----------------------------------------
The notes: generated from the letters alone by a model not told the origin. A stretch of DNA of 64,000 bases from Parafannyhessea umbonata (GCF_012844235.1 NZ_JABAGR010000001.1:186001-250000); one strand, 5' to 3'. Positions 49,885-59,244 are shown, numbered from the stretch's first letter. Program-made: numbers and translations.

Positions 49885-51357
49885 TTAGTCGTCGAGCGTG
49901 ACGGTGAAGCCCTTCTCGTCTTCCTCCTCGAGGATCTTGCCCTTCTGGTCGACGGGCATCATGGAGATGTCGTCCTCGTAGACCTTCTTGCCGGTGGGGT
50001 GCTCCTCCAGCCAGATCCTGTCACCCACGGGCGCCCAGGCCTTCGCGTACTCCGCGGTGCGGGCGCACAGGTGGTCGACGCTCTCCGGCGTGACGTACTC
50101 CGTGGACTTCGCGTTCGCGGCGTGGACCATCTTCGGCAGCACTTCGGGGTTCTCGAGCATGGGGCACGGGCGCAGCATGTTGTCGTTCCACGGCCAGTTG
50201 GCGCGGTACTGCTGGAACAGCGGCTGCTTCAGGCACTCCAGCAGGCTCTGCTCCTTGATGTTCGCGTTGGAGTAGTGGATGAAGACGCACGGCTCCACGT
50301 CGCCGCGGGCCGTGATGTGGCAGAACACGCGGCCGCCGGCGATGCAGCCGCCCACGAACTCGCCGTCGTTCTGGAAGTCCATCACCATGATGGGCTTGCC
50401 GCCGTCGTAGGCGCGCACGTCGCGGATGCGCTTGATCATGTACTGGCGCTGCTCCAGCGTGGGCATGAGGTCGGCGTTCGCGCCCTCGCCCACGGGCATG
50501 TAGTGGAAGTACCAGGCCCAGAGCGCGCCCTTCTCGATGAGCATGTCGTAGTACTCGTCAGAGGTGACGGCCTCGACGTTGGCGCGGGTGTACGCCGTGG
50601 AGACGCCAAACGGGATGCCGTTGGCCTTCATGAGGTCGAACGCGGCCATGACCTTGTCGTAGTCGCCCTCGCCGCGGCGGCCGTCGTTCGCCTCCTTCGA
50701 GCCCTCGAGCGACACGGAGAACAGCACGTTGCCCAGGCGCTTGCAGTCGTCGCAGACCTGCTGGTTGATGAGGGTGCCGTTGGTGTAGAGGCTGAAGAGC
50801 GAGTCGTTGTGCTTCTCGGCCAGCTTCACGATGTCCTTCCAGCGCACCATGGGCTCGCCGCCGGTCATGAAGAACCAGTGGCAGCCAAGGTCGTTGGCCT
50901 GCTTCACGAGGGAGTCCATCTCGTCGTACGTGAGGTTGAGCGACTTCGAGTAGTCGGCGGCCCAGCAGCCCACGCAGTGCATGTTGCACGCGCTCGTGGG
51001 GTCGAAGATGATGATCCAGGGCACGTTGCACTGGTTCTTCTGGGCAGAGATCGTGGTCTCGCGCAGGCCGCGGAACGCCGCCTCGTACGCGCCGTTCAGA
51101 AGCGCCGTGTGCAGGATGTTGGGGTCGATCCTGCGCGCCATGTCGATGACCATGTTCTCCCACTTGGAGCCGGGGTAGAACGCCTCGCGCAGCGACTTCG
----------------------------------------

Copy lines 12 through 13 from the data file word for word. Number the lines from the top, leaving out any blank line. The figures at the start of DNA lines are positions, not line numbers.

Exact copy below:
50701 GCCCTCGAGCGACACGGAGAACAGCACGTTGCCCAGGCGCTTGCAGTCGTCGCAGACCTGCTGGTTGATGAGGGTGCCGTTGGTGTAGAGGCTGAAGAGC
50801 GAGTCGTTGTGCTTCTCGGCCAGCTTCACGATGTCCTTCCAGCGCACCATGGGCTCGCCGCCGGTCATGAAGAACCAGTGGCAGCCAAGGTCGTTGGCCT